City of Jacksonville Beach Traffic Management
City of Jacksonville Beach Traffic Management Policy
Traffic Management is a top concern for residents and elected officials in Jacksonville Beach. The City faces challenges to ensure the safety of the motoring public, to include residents and visitors. The City has numerous high-volume roadways, and vehicular traffic is steadily increasing, placing more pressure on an already strained transportation system. This pressure has now caused secondary roadways to experience higher traffic volumes.
The Police Department has finite resources and must direct them to where they are most needed. The Police Department, however, is committed to evaluate each traffic complaint using data to validate or not validate the alleged infractions. This section will codify the process to evaluate traffic complaints, and it addresses other issues of note that will assist in explaining the traffic strategy to citizens and elected officials.
To attain voluntary compliance of traffic laws by the motoring public to make them safer.
- Direct finite traffic enforcement resources to where they are most needed;
- Identify causes and locations of injury crashes;
- Direct enforcement to decrease injury crashes;
- Identify high-crash locations;
- Direct enforcement to high-crash locations;
- Educate the public about traffic safety and traffic management; and
- Through data analysis, differentiate between actual traffic infractions at complaint locations and the perception of traffic infractions at complaint locations.
Procedures: The procedures below will be followed to address traffic complaints from citizens.
- The traffic complaint may be formal or informal and can be received in any manner by the Police Department (e.g., email, call, referral, etc.);
- An informal complaint is defined as a one-time and/or nonspecific complaint (as to time of day, day of week, etc.), and based on the totality of circumstances, does not require a traffic survey;
- The informal traffic complaint will be assigned to a squad(s) or the entire patrol division to take some kind of action and will usually be documented in both directions by email;
- The informal traffic complaint’s actions should have an expiration date and should not be open ended;
- A formal complaint is defined as multiple and/or specific complaints and based on the totality of circumstances requires a traffic survey to be completed;
- The formal complaint will be referred to a traffic officer to complete a traffic survey. The survey may consist of a sample(s) of data from electronic devices or personal observation (whichever is most appropriate) for the applicable period of time. Traffic crash data from that location will be analyzed, and the Traffic Officer will also consult the Manual on Uniform Traffic Control Devices for Streets and Highways (US DOT).The manual can also prove useful with school zone complaints. The traffic officer will then forward the results and his/her recommendation to the Division Commander. The Division Commander will forward the recommendations to the Chief of Police. If the violations are found to exist, actions may include (but not be limited to) increased enforcement, signage, or engineering action involving the Public Works Department. If the violations are proved to be merely perceived violations by the complainant, no further action will be taken. In both cases, the complainant will be notified of the results; and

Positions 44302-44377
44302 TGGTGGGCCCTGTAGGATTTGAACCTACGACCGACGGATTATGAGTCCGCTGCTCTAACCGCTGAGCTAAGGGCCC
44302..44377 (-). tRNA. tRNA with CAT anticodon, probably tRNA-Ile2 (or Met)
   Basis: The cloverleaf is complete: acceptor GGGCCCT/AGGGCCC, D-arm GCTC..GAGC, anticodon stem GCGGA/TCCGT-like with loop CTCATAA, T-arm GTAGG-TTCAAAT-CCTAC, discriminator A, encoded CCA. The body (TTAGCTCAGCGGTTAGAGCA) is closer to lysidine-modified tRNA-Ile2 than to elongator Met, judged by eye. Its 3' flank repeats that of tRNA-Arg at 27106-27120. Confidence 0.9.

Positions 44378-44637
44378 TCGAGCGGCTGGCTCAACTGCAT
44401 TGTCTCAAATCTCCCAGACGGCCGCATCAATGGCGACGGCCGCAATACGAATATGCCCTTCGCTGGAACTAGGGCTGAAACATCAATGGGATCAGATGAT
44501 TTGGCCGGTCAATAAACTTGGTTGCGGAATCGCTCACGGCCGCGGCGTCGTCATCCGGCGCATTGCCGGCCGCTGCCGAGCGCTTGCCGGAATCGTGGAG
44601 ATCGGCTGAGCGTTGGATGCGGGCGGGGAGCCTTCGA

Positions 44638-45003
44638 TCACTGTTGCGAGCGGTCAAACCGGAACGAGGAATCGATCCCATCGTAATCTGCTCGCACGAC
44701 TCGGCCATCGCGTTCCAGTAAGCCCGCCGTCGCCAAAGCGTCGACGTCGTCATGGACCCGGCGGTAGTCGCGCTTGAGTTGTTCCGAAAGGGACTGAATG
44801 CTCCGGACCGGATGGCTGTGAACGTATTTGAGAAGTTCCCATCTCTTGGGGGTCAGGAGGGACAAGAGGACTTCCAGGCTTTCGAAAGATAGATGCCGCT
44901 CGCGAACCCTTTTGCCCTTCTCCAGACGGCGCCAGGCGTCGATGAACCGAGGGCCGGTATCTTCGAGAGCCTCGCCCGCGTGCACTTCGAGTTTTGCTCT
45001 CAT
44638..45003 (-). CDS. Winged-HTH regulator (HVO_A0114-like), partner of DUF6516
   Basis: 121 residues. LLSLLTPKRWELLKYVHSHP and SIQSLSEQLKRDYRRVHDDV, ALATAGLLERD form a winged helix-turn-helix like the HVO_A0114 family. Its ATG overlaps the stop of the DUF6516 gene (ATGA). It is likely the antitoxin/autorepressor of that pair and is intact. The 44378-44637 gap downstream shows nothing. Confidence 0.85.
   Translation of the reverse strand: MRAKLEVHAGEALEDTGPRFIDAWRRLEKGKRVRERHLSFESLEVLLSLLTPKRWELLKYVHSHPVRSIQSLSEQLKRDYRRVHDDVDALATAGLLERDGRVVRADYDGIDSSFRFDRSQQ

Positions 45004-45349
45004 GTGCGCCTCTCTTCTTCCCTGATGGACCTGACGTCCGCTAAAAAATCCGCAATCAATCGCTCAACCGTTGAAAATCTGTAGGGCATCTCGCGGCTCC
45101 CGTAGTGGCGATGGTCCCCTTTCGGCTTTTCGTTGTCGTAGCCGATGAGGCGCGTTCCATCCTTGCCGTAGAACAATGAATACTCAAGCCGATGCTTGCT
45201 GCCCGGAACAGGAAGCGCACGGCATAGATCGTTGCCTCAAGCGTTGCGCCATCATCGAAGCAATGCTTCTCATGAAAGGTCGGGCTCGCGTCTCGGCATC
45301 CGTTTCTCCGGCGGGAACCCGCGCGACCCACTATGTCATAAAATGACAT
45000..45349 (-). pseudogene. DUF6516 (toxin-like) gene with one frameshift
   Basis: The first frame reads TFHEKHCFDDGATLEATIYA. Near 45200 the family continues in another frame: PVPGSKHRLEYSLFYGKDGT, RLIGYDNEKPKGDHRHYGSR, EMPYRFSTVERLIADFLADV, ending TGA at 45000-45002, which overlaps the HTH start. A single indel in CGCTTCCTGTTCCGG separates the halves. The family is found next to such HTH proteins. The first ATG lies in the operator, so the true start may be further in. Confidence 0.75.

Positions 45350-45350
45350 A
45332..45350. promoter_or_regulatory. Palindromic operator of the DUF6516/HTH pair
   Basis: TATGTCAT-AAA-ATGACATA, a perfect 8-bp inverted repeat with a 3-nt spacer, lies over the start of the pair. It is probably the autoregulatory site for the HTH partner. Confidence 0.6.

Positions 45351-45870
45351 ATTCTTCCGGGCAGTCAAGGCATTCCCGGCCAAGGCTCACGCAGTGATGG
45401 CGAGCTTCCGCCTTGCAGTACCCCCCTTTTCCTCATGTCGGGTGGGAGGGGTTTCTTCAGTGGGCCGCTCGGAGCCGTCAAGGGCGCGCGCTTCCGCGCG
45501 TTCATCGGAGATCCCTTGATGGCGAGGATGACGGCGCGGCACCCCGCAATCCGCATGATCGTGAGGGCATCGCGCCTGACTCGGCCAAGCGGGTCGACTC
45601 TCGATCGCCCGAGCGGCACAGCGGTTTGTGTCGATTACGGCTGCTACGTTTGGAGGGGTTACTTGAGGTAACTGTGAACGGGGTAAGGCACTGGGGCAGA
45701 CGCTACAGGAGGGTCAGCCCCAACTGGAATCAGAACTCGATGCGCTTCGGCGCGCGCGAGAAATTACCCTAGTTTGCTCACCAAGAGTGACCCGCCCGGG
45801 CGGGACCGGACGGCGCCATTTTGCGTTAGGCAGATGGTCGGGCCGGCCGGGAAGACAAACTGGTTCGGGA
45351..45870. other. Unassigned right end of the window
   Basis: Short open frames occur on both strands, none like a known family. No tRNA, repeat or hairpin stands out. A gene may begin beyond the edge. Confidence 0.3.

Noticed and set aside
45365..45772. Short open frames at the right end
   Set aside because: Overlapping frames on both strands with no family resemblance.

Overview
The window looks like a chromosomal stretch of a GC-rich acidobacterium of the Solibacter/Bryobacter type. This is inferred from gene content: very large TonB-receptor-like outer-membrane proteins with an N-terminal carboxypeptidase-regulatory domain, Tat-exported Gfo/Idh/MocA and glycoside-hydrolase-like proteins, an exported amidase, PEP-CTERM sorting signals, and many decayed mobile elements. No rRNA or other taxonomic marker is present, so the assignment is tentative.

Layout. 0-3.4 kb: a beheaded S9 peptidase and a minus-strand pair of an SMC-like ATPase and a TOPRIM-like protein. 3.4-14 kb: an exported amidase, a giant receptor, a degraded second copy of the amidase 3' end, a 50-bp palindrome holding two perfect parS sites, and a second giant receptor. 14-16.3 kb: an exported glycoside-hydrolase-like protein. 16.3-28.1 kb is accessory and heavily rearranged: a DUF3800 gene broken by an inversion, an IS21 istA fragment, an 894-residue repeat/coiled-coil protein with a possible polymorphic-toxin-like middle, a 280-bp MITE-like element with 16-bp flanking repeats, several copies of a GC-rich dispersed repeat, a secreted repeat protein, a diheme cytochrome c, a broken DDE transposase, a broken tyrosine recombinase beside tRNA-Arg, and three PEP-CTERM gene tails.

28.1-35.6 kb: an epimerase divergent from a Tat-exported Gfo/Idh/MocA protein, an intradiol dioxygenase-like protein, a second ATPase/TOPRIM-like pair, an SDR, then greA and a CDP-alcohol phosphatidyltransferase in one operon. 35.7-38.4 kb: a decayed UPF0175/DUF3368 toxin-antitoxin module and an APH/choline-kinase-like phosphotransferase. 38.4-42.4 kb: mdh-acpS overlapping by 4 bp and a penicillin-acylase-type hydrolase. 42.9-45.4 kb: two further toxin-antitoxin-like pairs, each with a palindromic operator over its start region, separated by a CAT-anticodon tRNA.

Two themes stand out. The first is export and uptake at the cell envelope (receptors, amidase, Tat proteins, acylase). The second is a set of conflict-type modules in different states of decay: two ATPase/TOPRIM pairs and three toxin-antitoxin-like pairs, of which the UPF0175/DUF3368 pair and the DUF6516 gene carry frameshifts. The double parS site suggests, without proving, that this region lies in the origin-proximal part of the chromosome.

- If the complaint is excessive speed at a location, speed data will be accumulated, and if the 85th percentile of the vehicle traffic is not found to be in violation of the posted speed, no further action will be taken, and the complaint will not be revisited for six months per department policy .If the 85th percentile requirement is met, appropriate enforcement action will be taken.
Speed bumps/humps are not an approved method of traffic control for the City. Speed bumps are often mentioned as a solution to slow down drivers on residential streets. Many times speeding is only a perceived problem that electronic monitoring data does not support. Also, many times the VOLUME of traffic on a residential street is perceived as a speeding problem.
The installation of speed bumps/humps may also result in the following problems/issues:
- Increased noise level where installed from drivers slowing down and speeding up. Noise is also caused by the vehicle going over the speed bump;
- Reduces response times for emergency vehicles;
- Diversion of traffic to other roadways, resulting in the demand for speed bumps/humps on those roadways;
- Drivers attempt to partially avoid them by driving on the extreme right side of the road, traveling over or into lawns and private property. This also endangers the very people the speed bumps are intended to protect;
- Damage to vehicles;
- Other residents of the street or neighborhood may not want them;
- Defining objective criteria of where to install them. Nationally, many are installed for political purposes only to eliminate complaints;
- Defining objective criteria of where and when to remove them, should they be ineffective or the residents’ desires change; and